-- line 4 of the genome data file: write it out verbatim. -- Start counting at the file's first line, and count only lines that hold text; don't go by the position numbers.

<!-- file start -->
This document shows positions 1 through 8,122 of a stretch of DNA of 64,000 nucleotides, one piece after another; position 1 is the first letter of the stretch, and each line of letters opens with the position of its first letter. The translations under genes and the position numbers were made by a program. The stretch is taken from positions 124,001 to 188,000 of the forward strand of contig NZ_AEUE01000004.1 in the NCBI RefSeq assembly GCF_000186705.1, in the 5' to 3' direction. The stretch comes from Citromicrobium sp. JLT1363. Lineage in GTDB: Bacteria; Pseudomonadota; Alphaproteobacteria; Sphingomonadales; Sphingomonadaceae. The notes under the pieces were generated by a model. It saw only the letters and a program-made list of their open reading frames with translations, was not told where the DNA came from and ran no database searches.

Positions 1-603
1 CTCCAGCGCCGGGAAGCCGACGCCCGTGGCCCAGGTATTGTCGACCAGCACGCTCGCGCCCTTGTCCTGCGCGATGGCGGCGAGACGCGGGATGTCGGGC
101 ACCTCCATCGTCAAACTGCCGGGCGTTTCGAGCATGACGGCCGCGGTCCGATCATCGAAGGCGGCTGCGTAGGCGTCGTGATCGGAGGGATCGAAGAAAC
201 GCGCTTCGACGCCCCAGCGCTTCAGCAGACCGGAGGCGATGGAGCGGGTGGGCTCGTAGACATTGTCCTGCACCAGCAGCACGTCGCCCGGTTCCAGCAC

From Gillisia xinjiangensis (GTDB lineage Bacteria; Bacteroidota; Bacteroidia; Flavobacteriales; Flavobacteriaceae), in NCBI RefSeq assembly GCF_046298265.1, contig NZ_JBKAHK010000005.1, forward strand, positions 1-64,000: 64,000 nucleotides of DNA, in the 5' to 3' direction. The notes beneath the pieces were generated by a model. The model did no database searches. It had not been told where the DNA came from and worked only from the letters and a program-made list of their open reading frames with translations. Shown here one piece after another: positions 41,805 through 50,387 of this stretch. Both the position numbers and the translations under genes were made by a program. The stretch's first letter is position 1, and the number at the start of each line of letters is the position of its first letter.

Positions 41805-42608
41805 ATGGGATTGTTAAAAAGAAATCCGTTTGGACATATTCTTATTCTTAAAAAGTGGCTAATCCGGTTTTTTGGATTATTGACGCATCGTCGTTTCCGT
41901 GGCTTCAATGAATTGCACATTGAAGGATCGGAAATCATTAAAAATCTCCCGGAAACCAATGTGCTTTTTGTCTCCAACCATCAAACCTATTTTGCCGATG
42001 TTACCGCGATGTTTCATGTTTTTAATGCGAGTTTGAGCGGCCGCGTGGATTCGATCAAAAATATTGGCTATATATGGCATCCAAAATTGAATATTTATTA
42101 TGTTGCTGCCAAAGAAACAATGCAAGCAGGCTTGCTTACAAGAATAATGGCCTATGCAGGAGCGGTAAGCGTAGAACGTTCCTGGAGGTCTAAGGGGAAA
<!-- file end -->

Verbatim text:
101 ACCTCCATCGTCAAACTGCCGGGCGTTTCGAGCATGACGGCCGCGGTCCGATCATCGAAGGCGGCTGCGTAGGCGTCGTGATCGGAGGGATCGAAGAAAC